« Reply #13 on: July 15, 2019, 11:44:35 PM »
I was not aware that there was such a thing as "Intel" and "AMD" memory
As far as I am aware there is no such thing for the Ryzen 3000 series. It was a problem for Ryzen 2000 because the infinity fabric was slow and coupled to the memory clock so overclocking memory meant overclocking the infinity fabric of the processor package which lead to instability. With Ryzen 3000 memory overclocking should just work like it does with Intel. AMD recommends very fast memory even due to the limitations of feeding 12 or 16 high performance cores from dual memory channels (why Intel HEDT processors usually are quad channel).
There is also the complexity that there is very little memory in 3,600Mhz with CAS 16 available, but there is much at 4,000Mhz with CAS 19 which some people seem to have been able to run at 3,600Mhz CAS 16; but it is not clear how this affects the tuning of the other timings and therefore the overall speed.
The CAS number is the access latency in clock cycles. Hence one can convert it into a uniform time by dividing the CAS number by the memory frequency. Ryzen 3000 benefits a lot from a smaller such number.

Otherwise memory frequency itself determines the total bandwidth. This is important for heavy multi threaded work loads, especially on the unreleased 16 core part, but most common workloads do not get near that. With Ryzen 3000 most workloads benefit from the reduced memory latency (CAS / memory clock speed) and not memory bandwidth. Hence why they recommend something like 3,200MHz with CAS16 as it gives a good balance between bandwidth, latency and cost. Higher frequencies might have higher CAS numbers and so similar latency but also higher bandwidth. There is also some penalty for 4,000 MHz and higher memory where due to not operating in the range of the infinity fabric there is some mismatch causing a tiny experienced latency regression, or at least some random article I encountered claimed.

The main thing AMD is saying is to look for faster memory as it makes a reasonable difference to a degree. If one used something like DDR4-1600 with CAS 12 on the 12 Core Ryzen 3900 to run a highly multi threaded work load chances are it will be performing nowhere near what it could. Take advantage of vendor XMP profiles. If you really are unsure then feel free to consult the motherboard vendor certified memory vendor list which lists memory modules and their guaranteed obtainable frequencies on that board with the specified memory configuration.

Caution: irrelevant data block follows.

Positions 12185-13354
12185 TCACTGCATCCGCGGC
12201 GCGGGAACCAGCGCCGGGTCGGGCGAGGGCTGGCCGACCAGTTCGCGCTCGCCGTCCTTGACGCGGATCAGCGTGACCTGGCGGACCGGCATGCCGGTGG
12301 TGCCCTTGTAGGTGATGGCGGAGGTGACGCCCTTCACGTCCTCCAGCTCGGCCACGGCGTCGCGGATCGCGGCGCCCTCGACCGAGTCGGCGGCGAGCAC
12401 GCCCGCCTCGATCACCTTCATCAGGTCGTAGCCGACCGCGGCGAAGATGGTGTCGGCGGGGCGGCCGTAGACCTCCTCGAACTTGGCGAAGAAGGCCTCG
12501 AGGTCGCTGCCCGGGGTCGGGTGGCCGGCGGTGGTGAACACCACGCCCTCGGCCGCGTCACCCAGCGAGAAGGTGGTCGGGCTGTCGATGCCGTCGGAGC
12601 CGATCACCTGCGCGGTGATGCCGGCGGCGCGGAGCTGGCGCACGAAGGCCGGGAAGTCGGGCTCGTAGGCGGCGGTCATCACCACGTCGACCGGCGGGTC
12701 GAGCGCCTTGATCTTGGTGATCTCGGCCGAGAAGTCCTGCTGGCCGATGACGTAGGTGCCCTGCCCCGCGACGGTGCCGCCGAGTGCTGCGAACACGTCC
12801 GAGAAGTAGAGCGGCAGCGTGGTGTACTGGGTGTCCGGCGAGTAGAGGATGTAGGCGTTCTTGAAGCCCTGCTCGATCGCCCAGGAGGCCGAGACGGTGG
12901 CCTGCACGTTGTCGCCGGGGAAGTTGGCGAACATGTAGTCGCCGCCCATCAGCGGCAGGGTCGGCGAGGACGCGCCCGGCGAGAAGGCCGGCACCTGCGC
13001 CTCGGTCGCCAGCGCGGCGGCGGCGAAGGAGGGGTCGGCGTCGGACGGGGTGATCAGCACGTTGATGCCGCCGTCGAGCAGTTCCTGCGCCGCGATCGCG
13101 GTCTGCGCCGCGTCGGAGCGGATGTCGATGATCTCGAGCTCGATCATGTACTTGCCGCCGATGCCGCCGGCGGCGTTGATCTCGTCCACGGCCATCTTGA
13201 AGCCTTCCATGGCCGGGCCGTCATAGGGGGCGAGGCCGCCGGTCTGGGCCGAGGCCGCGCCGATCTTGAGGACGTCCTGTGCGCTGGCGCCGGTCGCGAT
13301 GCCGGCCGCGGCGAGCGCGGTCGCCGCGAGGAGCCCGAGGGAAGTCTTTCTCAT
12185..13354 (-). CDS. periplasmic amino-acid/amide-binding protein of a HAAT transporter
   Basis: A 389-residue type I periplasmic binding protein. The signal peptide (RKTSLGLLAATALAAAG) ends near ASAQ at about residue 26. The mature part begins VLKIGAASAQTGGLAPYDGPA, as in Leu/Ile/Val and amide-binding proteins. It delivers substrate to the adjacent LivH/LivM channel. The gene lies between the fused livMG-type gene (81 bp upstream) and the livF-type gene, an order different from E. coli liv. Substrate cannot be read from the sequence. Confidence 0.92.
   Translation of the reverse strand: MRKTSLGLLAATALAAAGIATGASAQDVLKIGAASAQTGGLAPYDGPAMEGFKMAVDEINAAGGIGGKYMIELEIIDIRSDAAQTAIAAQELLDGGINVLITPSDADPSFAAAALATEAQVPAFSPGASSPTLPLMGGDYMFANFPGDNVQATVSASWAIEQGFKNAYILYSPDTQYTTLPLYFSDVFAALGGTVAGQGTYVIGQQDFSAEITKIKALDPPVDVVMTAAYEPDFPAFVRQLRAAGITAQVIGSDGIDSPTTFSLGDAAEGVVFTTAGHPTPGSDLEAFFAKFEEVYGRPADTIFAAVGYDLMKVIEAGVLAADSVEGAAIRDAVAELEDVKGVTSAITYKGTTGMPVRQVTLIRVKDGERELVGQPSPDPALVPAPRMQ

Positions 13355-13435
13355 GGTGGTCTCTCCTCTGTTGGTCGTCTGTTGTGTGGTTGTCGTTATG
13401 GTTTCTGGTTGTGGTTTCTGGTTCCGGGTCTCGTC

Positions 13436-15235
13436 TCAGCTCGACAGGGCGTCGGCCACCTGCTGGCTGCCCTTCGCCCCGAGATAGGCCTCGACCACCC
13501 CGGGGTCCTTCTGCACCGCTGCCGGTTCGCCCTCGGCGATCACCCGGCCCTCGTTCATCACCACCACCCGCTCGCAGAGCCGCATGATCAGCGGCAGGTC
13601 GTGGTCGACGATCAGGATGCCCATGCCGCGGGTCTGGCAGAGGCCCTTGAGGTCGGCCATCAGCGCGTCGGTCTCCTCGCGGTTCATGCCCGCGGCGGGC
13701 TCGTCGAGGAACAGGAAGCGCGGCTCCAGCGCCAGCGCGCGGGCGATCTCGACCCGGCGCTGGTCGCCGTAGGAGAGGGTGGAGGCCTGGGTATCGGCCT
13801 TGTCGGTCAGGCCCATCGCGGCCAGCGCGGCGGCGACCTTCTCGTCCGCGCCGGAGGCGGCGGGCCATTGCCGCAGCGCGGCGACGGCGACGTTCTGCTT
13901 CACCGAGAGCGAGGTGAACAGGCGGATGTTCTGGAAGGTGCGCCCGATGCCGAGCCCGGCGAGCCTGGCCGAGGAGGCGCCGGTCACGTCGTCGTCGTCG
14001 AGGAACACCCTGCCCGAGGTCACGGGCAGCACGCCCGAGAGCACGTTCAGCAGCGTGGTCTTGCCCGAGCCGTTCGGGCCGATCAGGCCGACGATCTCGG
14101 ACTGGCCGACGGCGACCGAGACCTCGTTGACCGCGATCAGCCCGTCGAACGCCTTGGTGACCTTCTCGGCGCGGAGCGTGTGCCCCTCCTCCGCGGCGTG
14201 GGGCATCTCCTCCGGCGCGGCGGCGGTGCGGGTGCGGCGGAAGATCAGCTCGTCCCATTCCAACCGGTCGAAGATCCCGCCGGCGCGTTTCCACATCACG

Offline jamespetts gb

  • Simutrans-Extended project coordinator
  • Devotee
  • *
  • Posts: 18753
  • Cake baker
    • Bridgewater-Brunel
  • Languages: EN
Re: Threadripper and Ryzen
« Reply #14 on: July 30, 2019, 11:04:21 PM »
Unfortunately, the Ryzen 3900x seems to have been delayed in the UK - the latest information from Overclockers.co.uk suggests htat it may be available on the 5th of August, but I shall believe that when I see it as previous delayed due dates (e.g. the 15th of July) have failed to be met.

This is unfortunately delaying me being able to do significant work on Simutrans-Extended, as it is very difficult for me to get acceptable performance out of my computer in its present state.

Offline DrSuperGood

  • Dev Team
  • Devotee
  • *
  • Posts: 2732
  • Languages: EN
Re: Threadripper and Ryzen
« Reply #15 on: July 31, 2019, 05:30:48 AM »
Unfortunately, the Ryzen 3900x seems to have been delayed in the UK - the latest information from Overclockers.co.uk suggests htat it may be available on the 5th of August, but I shall believe that when I see it as previous delayed due dates (e.g. the 15th of July) have failed to be met.
Apparently there is a massive undersupply of the 3900X. Why it appears the UK has as good as none of them I am not sure, and hopefully it is not related to the recent GBP volatility or Brexit politics chasing shipments away.

I find it strange that there should be such high demand for the processor. For those who want a cheap PC to game on it will perform very close to the much cheaper 3600 and 3700X. For those who want the best, no expense saved, gaming PC the Intel I9 9900K is still the performance king due to its superior single thread performance. The 3900X really is aimed more towards more budget productivity applications or for AMD fans who want the best available consumer processor from them. This means that either AMD has very badly underestimated demand and made woefully few of them, or they managed to trick a lot of people to buy them when they might not need them.

Hopefully the shortage will be solved by the time the 3950X is released. It is likely that at that time many unfulfilled 3900X orders will be cancelled and upgraded to the 3950X which will either solve the shortage directly, or at lease place a deadline for them to have solved the shortage to avoid cancelled orders.

Offline jamespetts gb

  • Simutrans-Extended project coordinator
  • Devotee
  • *
  • Posts: 18753
  • Cake baker
    • Bridgewater-Brunel
  • Languages: EN
Re: Threadripper and Ryzen
« Reply #16 on: July 31, 2019, 09:51:06 AM »
Interesting. It may be that the 3950x is available by the time that the 3900x is available in any event.

Offline jamespetts gb

  • Simutrans-Extended project coordinator
  • Devotee
  • *
  • Posts: 18753
  • Cake baker
    • Bridgewater-Brunel
  • Languages: EN
Re: Threadripper and Ryzen
« Reply #17 on: August 10, 2019, 10:28:48 AM »